Talk:Some Thoughts on the Commons
Some thoughts on language use in "Some Thought on the Commons"
A definite article vs. a plurality of ideas
For the purposes of developing the concept of commons as a policy platform - and keeping in mind the notions expressed in internal, post-conference discussion via email about "being wary of fundamentalist common-ism" (which is a "hypothetical" reference to the potentiality of "totalitarian tendencies ... inherent in all of us, once we start to think that our solution is the only good one, and needs to be imposed ..") - and with respect to the phrasing of these "Thoughts on the Commons" - I want to suggest that language is a form of magic that conjures up ideas in ways where even the smallest of differences can result in the sending of very different signals.
In this case - of this document - I do not think that the use of a definite article, such as in "...the commons...", is the best way forward, since a potential totalitarian seed can already be found in the use of a definite article. Compare: "thoughts on the idea" with "thoughts on ideas". (Some of the last surviving anarchists of the Spanish Revolution used to refer to "anarchism" --which they experienced as a viable form of social organisation throughout large parts of Spanish society when workers took control of the economy in the greatest commoning project of all times--, as "the idea" - that signals that their long struggle, successfull at first, and then defeated by the combined forces of Soviet state-capitalists and facists/nazis left them with "nothing" but the memories of "the idea"). Let us not start there! Let us prefigure a different trajectory for the concept of commons.
Instead I would suggest to call this document "Some Thoughts on Commons", because there are so many different kinds of commons. There is no "the commons". There is "the concept of commons" for what concerns policy making purposes, but it refers to a wide set of practical ideas and approaches to collective management and ownership of resources etc. You can find a commons that is thoroughly hierarchical and partriarchal and you can find other commons that are egalitarian - and everything in between.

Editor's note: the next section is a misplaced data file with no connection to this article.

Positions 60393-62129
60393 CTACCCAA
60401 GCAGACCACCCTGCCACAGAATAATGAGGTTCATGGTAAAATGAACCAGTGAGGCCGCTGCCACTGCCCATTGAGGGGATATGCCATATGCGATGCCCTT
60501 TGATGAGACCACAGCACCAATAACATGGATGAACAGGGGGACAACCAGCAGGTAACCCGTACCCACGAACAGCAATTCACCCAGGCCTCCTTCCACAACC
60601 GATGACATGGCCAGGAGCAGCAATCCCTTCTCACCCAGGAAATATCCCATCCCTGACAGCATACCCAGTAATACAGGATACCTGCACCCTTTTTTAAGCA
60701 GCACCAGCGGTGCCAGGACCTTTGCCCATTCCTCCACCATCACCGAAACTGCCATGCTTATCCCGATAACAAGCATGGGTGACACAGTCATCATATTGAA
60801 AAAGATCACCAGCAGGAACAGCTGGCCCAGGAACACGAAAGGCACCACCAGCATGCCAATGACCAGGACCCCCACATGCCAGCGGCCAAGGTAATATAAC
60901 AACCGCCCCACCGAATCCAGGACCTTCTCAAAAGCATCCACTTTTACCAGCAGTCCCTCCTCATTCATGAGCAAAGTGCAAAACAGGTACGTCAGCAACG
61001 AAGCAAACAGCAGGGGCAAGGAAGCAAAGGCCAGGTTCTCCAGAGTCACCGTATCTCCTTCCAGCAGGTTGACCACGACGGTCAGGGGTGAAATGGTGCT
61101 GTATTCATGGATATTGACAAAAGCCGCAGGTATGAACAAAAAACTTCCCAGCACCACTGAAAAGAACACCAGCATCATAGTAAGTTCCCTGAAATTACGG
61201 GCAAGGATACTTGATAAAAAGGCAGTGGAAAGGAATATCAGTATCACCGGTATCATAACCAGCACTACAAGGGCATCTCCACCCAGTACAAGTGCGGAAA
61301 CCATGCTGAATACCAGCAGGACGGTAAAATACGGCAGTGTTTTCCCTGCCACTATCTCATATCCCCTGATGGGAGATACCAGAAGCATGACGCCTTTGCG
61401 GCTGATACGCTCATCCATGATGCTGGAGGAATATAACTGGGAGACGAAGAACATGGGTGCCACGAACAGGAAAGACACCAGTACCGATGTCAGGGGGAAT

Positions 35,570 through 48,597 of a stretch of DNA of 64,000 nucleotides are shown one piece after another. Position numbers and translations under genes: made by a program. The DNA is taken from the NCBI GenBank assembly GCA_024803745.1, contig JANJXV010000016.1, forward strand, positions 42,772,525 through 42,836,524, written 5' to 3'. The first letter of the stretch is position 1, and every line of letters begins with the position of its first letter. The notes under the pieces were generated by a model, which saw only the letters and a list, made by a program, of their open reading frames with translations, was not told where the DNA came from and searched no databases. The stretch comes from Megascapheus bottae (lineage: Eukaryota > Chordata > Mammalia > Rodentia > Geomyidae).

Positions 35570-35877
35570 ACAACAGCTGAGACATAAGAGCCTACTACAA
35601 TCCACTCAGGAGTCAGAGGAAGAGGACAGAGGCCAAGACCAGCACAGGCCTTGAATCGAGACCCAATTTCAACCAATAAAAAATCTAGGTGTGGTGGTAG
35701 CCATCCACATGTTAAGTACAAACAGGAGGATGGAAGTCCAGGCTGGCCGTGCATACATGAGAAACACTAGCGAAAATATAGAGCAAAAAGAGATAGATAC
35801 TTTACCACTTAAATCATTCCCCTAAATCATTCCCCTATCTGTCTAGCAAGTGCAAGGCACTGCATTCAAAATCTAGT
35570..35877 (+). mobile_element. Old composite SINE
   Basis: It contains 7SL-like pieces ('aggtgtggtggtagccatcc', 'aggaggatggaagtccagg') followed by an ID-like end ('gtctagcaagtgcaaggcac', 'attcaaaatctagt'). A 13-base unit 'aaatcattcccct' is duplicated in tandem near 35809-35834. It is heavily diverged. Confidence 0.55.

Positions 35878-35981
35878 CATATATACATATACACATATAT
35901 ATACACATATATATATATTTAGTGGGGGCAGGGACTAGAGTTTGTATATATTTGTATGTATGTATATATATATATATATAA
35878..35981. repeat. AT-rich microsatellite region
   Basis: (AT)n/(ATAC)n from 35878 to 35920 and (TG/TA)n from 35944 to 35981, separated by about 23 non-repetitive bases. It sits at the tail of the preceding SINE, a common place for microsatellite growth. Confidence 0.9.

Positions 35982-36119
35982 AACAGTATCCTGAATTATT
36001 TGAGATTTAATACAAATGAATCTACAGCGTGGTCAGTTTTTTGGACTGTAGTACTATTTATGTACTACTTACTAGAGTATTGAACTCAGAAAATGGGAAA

For example where it reads: "The commons offers a rich set of governance models..."
I would suggest: "Commons offer a rich set of governance models"
In this way, be leaving out the definite article and pluralising commons (by leaving out the third person, singular "s" in "offers"), the text signals to the reader that the concept of commons is not a singular idea, but that the term "commons" refer to a plurality of options. Of course sometimes one wants to refer to a specific/particular commons, but there is no problem in using commons sometimes as plural, sometimes as singular - what is important is the way in which these choices send certain signals to the imagination of the reader, which in turn have philosophical and political implications.
Some might think that this is pedantic and hair-splitting nonsense, but keep in mind that a system of thoughts is likely to have sensitive dependence on initial conditions, so let us not start where the anarchist commoners ended upon subjection to the full force of opposition to freedom and self-determination, but pick up where they began and where they peaked, namely by creating diverse and federated commons where workers and local communities seize control of resources, infrastructure and the economy as such, and let us address these phenomena in the plurality that they deserve, and at the same avoiding any totalitarian tendencies, even if they are only potential and seem far fetched at this stage. After all, life is what we make it and the future is now.
Jmp 15:32, 18 November 2010 (UTC)